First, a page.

Civil Law,  Legally Yours

Del Castillo Case Doctrines (Civil Law – Land Titles and Deeds)

Del Castillo Case Doctrines

Summaries of case doctrines penned by Justice Del Castillo.

Civil Law Land Titles and Deeds

Andres v. Sta. Lucia Realty & Development, Inc.
G.R. No. 201405, August 24, 2015

Only lands of public domain subsequently classified or declared as no longer intended for public use or removed from the sphere of public dominion are considered controverted into patrimonial lands which may be alienated or disposed of through any of the modes of acquisition.

Coderia v. Estate of Juan Chioco
G.R. No. 180476, June 26, 2013

The Court cannot sanction the use of force to evict beneficiaries of land reform, the same being a reversion to the feudal system, where the landed elite have free rein over the poor vassals. Thus, under equitable considerations, the three-year prescriptive period for filing cases under Section 38 of the Agricultural Land Reform Code may be relaxed.

Mahinay v. Hon. Gako, Jr.
G.R. No. 165338, November 28, 2011

The maxim prior est tempore, potior est jure (he who is first in time is preferred in right) is followed in land registration. When a mortgagee relies upon what appears on the face of a Torrens title and lends money in all good faith based on the title in the name of the mortgagor, his or her right or lien upon the land mortgaged must be respected and protected.

Meyr Enterprises Corporation v. Cordero
G.R. No. 197336, September 3, 2014

A private person has no personality to sue with regard to a public land.

Oliveros v. San Miguel Corporation
G.R. No. 173531, February 1, 2012

The principle that the earlier title prevails over a subsequent one applies only when there are two apparently valid titles over a single property. Without a title, one cannot invoke the principle of indefeasibility of Torrens titles nor can he assert priority or presumptive conclusiveness.

Palali v. Awisan
G.R. No. 158385, February 12, 2010

Tax declarations, by themselves, are not conclusive evidence of ownership of real property. In the absence of actual, public, and adverse possession, the declaration of the land for tax purposes does not prove ownership.

Palomata v. Colmenares
G.R. 174251, December 15, 2010

The presumption of ownership is not applicable if the nature of the possession of the claimant is as tenant-farmers.

Republic of the Philippines v. AFP Retirement and Separation Benefits System
G.R. No. 180463, January 16, 2013

The vested rights of the heirs over a parcel of land cannot prevail against the ownership of the government of public lands under the Regalian Doctrine.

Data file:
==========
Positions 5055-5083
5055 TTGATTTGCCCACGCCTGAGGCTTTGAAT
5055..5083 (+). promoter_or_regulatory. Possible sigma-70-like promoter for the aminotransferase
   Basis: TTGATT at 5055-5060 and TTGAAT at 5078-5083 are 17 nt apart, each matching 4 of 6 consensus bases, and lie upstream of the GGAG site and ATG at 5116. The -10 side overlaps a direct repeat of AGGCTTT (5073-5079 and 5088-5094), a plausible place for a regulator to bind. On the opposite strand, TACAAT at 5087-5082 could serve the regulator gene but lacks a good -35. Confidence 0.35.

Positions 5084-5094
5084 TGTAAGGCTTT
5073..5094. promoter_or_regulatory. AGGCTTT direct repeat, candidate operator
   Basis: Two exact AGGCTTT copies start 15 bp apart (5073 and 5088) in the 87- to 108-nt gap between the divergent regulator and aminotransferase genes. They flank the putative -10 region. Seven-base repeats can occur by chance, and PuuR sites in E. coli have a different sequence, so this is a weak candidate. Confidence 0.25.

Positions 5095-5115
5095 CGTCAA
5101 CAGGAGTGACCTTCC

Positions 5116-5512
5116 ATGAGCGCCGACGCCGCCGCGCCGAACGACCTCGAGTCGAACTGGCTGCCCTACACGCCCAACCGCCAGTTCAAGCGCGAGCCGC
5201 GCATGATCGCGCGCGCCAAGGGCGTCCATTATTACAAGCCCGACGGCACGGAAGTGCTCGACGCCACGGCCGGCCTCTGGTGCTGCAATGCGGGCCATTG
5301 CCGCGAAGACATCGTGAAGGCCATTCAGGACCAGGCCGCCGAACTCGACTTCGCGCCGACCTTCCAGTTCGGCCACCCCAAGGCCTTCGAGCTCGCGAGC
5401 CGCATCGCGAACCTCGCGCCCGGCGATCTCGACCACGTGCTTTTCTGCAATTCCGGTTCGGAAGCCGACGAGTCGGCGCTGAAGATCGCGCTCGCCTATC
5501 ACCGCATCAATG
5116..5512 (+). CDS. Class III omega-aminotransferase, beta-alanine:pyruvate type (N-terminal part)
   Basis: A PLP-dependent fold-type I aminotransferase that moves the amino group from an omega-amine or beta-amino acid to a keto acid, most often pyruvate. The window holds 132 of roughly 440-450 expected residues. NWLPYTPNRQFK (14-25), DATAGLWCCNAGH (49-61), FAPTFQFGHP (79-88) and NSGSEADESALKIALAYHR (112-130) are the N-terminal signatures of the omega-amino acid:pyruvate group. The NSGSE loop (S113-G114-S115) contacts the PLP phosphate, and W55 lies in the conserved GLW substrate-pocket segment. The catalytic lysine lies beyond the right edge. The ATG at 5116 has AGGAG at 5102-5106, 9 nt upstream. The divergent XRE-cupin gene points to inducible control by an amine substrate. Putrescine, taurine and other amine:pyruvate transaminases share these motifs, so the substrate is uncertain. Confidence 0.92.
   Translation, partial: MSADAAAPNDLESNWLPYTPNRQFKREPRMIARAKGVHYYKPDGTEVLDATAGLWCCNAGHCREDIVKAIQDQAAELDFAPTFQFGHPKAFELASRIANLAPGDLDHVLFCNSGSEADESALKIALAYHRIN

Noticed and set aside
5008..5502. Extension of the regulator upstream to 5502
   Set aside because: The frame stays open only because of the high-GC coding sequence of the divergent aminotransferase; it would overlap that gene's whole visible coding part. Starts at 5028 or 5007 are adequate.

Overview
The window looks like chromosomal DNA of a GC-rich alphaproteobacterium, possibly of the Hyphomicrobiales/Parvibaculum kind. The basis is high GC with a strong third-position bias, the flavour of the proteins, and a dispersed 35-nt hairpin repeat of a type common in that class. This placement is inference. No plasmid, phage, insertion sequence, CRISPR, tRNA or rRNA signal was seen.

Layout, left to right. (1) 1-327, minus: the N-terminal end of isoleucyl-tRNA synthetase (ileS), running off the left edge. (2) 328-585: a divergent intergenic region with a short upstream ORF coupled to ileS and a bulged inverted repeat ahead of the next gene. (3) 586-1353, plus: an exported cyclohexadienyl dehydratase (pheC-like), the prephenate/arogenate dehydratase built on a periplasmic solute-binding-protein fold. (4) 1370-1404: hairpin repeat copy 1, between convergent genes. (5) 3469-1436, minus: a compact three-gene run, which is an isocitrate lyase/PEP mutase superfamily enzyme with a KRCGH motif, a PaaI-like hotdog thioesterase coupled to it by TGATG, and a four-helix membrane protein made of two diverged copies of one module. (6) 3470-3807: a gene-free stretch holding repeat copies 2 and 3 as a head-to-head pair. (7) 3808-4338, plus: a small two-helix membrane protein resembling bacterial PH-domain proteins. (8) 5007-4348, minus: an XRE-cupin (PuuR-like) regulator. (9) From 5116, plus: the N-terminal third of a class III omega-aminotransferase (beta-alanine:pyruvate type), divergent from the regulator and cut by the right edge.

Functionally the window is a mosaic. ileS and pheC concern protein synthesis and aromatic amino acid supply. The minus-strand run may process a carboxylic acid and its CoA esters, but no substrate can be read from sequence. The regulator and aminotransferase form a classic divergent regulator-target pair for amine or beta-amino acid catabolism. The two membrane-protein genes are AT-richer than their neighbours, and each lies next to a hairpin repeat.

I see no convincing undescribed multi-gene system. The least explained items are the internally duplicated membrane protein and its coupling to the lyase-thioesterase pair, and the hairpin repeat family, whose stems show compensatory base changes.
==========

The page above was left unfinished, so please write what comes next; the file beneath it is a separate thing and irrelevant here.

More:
Republic of the Philippines v. Cortez, Sr.
G.R. No. 197472, September 7, 2015

Pursuant to the Regalian Doctrine, all lands of the public domain belong to the state. Thus, possession of lands of the public domain will not ripen into ownership

Republic of the Philippines v. Dayaoen
G.R. No. 200773, July 8, 2015

To prove that the land subject of an application for registration is alienable, an applicant must establish the existence of a positive act of the government such as presidential proclamation or an executive order, an administrative action, investigation reports of the Bureau of Lands investigators, and a legislative act or statue. Mere annotations appearing in survey plans are inadequate proof of the covered properties’ alienable and disposable character.

Republic of the Philippines v. Spouses Benigno
G.R. No. 205492, March 11, 2015

Applicants for registration of title under PD 1529 must prove:
1) that the subject land forms part of the disposable and alienable lands of the public domain; and
2) that they have been in open, continuous, exclusive, and notorious possession and occupation of the land under a bona fide claim of ownership since 12 June 1945 or earlier.

In order to prove that the land subject of the application is alienable and disposable public land, all applications for original registration under the Property Registration Decree must include both
1) a CENRO or PENRO certification; and
2) a certified true copy of the original classification made by the DENR Secretary.

Spouses Tabino v. Tabino
G.R. No. 196219, July 30, 2014

Under CA 141, the Director of Lands, primarily, and the DENR Secretary, ultimately, have the authority to dispose of and manage public lands. While the DENR’s jurisdiction over public lands does not negate the authority of the courts to resolve questions of possession, the DENR’s decision would prevail with regard to the rights of public land claimants. Thus, regular courts have no jurisdiction to inquire into the validity of the award of the public land.

Spouses Valenzuela v. Spouses Mano
G.R. No. 172611, July 9, 2010

A Torrens title is not a conclusive evidence of ownership when the land or a portion covered thereof was illegally or erroneously included thereto. The certificate of title cannot be used to protect a usurper from the true owner.

Spouses Vilbar v. Opinion
G.R. No. 176043, January 15, 2014

Registration is the operative act which gives validity to the transfer or creates a lien upon the land.

Wee v. Republic of the Philippines
G.R. No. 177384, December 8, 2009

One who seeks the registration of his title must prove his claim with incontrovertible evidence. “Mere casual cultivation” of the land does not amount to exclusive and notorious possession that would give rise to ownership.

Leave a Reply

Your email address will not be published. Required fields are marked *